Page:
... is not a good idea - I don't know what I did when I had less than 8 GB of memory - and 32 bit Windows only supports up to 3 GB (or just under 4 GB if you know how to tweak it and the hardware is set up accordingly.)

Bu there is nothing wrong with a 64 bit Mint (other than Linux - like Unix - not bringing you legacy support for 32 bit programs if memory serves me well.)

And for all standard use with browsers, office applications, email etc. the one is at least as good as the other. But I am afraid that I have so much Windows software that I will need going forward, and it won't all run well on WINE ... I will be running at least a bit of Windows 10 and probably the odd virtual Windows 7 and XP here and there.

But what I like best is my "throwaway" Puppy Linux, which lets me browse and do email, open attachments and inspect them and if there is anything suspicious going on the USB stick gets wiped and refreshed from the original ISO image. Naturally, there is nothing to spy out on that stick and if a virus manages to install itself on it it won't last long ...

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32bit vs 64bit Office on 64bit Windows 10
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Wow is it possible

I have been searching for the reason why I keep getting blue screen with win 10 64bit. on my machine that originally was installed with win 7 32 bit. Is it possible this is the reason for blue screen? My machine reboots after sending data every time blue screen happens. I have done a clean install to no avail. still blue screen.
Any comments?
JTO

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Re: 64 bit

Did you install all the right drivers for Windows 10 64 bit from the makers site?

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Windows 10 has problems with nearly everything

Windows 10 won't run a lot of good games, from Civilization II to Wolfenstein and Raptor. It won't run AsEasyAs or a lot of good apps either, and it doesn't save settings for Firefox or WinAmp. It's a royal pain. I wish I hadn't given away my retail copy of Windows XP Pro SP3. I'd go back to it in a minute. It was far more secure the way I had it set up, and could handle my USB hard drives without giving false error messages every time I connected them.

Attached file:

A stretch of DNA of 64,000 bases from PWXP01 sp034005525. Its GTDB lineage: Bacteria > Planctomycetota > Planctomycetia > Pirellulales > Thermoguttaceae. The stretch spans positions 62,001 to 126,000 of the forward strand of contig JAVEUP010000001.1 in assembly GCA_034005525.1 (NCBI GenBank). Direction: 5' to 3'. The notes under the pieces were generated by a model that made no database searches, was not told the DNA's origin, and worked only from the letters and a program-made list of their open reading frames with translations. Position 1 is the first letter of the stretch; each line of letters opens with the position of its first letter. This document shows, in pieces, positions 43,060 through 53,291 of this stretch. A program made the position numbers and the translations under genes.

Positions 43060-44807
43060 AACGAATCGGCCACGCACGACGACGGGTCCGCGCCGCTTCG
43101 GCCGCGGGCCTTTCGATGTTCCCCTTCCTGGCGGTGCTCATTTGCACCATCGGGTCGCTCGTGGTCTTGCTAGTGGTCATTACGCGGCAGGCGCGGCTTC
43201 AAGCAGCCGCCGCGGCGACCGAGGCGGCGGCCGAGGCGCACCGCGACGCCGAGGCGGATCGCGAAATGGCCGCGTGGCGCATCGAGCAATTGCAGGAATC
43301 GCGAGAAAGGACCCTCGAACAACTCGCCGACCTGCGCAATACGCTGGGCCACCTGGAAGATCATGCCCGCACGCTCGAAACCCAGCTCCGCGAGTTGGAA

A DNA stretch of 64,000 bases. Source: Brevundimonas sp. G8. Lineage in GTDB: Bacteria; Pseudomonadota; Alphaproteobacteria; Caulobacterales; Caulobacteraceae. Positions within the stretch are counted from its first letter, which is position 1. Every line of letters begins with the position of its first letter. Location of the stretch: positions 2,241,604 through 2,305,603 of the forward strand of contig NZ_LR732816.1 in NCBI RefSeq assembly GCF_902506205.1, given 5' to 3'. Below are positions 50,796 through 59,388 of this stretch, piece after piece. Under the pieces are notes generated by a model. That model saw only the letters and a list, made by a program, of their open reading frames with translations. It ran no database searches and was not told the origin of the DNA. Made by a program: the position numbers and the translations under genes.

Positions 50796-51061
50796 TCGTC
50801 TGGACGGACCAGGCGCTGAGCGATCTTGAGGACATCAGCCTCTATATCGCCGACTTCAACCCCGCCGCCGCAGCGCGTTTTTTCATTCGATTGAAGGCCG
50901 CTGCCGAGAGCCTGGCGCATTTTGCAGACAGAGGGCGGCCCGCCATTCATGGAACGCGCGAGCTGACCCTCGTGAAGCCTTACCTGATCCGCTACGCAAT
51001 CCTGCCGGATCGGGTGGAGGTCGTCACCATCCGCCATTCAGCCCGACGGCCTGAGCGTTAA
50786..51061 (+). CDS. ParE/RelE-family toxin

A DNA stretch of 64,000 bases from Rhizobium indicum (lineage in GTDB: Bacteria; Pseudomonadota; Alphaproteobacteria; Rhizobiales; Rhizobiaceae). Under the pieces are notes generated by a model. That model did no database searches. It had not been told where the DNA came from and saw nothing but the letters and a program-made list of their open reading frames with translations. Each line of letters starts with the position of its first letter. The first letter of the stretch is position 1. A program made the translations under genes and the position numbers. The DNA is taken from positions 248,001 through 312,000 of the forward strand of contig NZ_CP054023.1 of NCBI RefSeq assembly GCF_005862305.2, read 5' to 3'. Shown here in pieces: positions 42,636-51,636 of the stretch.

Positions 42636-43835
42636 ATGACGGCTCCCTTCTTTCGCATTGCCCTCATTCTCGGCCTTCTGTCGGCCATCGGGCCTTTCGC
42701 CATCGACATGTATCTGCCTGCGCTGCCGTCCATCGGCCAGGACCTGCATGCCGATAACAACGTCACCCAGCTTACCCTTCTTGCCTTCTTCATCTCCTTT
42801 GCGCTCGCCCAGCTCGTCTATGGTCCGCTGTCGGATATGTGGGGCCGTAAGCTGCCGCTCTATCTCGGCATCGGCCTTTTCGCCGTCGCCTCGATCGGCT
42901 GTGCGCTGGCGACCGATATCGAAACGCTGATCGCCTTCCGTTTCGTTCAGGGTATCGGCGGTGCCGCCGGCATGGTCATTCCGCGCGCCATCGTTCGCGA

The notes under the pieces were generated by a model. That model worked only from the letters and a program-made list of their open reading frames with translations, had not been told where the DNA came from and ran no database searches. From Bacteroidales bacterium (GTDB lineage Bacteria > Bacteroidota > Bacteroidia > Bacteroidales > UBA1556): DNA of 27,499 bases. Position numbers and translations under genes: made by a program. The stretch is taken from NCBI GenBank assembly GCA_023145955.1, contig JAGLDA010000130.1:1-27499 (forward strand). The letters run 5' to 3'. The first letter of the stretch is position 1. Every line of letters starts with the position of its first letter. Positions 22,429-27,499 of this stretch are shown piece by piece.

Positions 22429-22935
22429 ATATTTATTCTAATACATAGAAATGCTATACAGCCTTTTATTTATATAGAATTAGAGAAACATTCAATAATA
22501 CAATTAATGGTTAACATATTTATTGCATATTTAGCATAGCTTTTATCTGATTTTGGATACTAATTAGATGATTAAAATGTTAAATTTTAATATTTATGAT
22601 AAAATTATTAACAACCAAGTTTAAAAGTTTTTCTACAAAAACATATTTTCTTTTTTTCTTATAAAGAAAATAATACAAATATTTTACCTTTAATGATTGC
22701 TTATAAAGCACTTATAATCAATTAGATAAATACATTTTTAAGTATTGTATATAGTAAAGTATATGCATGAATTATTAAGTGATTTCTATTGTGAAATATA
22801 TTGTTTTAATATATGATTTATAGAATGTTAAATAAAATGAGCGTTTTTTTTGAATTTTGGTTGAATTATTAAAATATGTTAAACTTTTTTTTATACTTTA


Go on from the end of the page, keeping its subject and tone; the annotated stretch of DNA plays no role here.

Linux is not a consideration for me or for my computer tech friend, who used it in his courses. It's far too buggy.

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Re:problems

Here, on my home PC with Windows 10, Firefox settings are saved and there are no error messages if I connect an external hard disk via USB. Something must be wrong with your PC.

I can't comment on the other issues you mention, since I don't have those programs.

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Win 10 64 Bit Vs 32 Bit Programs

I'm running Win 10 64 bit. I have the exact two programs you questioned (Office 2010 and Norton 360) running on my system without any problems. I also have other 32 bit programs and haven't experienced any issues.

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It depends on what you mean by a problem

I'm not dumd and I'm not all that smart. But for those folks who know what I mean, here's the thing. Did anyone have a problem upgrading or changing windows after XP, etc.? I volunteer that I did, and have ever since. But listen to who you want to listen to and you'll get an answer. Right or wrong, up or down, and most important expensive or "a bargain for what you get". But don't worry, it will be easy for Microsoft and they'll make a couple of bucks in the process. In my situation, I didn't need or want anything different than what I had. No offense intended.